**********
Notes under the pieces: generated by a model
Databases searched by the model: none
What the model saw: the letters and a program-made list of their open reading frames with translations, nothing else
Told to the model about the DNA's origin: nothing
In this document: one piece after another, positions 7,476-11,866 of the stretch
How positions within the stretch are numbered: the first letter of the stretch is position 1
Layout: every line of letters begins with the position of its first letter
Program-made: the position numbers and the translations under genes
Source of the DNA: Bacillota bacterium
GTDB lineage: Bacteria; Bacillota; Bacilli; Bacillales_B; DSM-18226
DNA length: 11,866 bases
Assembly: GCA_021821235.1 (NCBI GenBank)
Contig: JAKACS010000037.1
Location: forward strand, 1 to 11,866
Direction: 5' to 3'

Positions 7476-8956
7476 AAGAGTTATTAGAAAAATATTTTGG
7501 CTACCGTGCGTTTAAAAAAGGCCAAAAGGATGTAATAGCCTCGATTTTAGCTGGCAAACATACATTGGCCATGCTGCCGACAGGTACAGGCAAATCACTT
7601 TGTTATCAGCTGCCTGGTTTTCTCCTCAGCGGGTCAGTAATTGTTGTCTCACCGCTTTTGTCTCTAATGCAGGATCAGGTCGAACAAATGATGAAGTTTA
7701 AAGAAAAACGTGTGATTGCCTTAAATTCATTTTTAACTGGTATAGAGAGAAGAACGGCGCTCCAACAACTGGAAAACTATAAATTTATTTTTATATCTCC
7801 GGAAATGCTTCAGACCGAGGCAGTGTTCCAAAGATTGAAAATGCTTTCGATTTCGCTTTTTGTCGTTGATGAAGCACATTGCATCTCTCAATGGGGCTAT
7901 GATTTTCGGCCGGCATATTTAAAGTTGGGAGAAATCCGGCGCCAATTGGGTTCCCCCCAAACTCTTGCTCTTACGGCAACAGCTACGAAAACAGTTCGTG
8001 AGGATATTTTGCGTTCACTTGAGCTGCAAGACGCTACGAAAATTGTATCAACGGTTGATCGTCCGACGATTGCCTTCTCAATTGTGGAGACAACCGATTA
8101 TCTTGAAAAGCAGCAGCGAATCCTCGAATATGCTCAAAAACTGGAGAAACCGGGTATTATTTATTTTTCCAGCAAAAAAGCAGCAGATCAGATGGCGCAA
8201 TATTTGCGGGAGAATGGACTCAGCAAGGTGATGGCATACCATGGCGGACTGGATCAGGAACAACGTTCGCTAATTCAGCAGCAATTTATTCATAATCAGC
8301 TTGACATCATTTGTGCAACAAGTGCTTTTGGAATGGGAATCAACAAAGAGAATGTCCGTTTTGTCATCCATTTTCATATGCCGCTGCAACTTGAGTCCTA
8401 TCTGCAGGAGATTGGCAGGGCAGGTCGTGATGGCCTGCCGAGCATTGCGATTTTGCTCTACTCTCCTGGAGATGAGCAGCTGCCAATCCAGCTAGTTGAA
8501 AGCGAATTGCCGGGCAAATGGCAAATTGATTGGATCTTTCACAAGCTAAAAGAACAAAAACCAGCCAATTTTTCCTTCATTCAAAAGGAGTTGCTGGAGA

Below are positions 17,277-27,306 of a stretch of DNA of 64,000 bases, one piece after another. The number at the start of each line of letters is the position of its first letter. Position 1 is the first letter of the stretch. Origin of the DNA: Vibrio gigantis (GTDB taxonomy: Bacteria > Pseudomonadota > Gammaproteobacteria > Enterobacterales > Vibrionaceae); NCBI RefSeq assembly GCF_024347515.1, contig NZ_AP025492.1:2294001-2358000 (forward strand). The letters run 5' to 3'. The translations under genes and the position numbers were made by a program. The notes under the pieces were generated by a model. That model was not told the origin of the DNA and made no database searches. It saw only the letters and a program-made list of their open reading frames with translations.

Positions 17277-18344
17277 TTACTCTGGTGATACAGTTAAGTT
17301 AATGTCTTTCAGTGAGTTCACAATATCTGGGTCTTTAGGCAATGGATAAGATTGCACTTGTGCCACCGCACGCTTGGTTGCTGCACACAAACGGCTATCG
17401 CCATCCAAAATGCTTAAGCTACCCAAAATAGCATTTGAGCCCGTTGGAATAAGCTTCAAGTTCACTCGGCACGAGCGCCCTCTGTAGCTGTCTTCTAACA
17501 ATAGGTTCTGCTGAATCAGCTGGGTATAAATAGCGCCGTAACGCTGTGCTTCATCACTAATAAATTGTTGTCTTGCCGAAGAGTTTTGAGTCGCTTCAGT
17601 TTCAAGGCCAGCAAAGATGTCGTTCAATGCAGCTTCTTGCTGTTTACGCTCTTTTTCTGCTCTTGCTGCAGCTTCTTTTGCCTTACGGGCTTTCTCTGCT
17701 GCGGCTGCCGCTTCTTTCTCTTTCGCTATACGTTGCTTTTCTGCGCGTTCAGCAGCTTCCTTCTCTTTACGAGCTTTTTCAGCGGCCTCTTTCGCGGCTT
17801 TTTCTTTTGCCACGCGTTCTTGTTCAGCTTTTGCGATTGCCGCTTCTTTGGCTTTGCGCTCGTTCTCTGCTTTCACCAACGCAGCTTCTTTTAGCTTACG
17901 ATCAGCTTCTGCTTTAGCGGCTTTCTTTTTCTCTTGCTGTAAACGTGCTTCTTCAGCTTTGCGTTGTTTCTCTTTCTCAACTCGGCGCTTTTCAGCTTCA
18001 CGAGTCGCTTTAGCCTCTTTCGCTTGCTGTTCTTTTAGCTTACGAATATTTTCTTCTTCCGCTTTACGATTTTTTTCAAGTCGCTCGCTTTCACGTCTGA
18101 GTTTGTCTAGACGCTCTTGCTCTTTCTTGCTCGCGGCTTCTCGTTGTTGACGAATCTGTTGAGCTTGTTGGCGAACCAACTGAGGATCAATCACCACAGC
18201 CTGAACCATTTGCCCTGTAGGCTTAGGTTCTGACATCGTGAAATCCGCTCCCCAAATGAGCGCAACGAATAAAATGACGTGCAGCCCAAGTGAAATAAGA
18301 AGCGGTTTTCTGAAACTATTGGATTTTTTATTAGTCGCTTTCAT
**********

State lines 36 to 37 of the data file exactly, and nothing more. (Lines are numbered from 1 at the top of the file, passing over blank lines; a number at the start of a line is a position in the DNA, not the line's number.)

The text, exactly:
17701 GCGGCTGCCGCTTCTTTCTCTTTCGCTATACGTTGCTTTTCTGCGCGTTCAGCAGCTTCCTTCTCTTTACGAGCTTTTTCAGCGGCCTCTTTCGCGGCTT
17801 TTTCTTTTGCCACGCGTTCTTGTTCAGCTTTTGCGATTGCCGCTTCTTTGGCTTTGCGCTCGTTCTCTGCTTTCACCAACGCAGCTTCTTTTAGCTTACG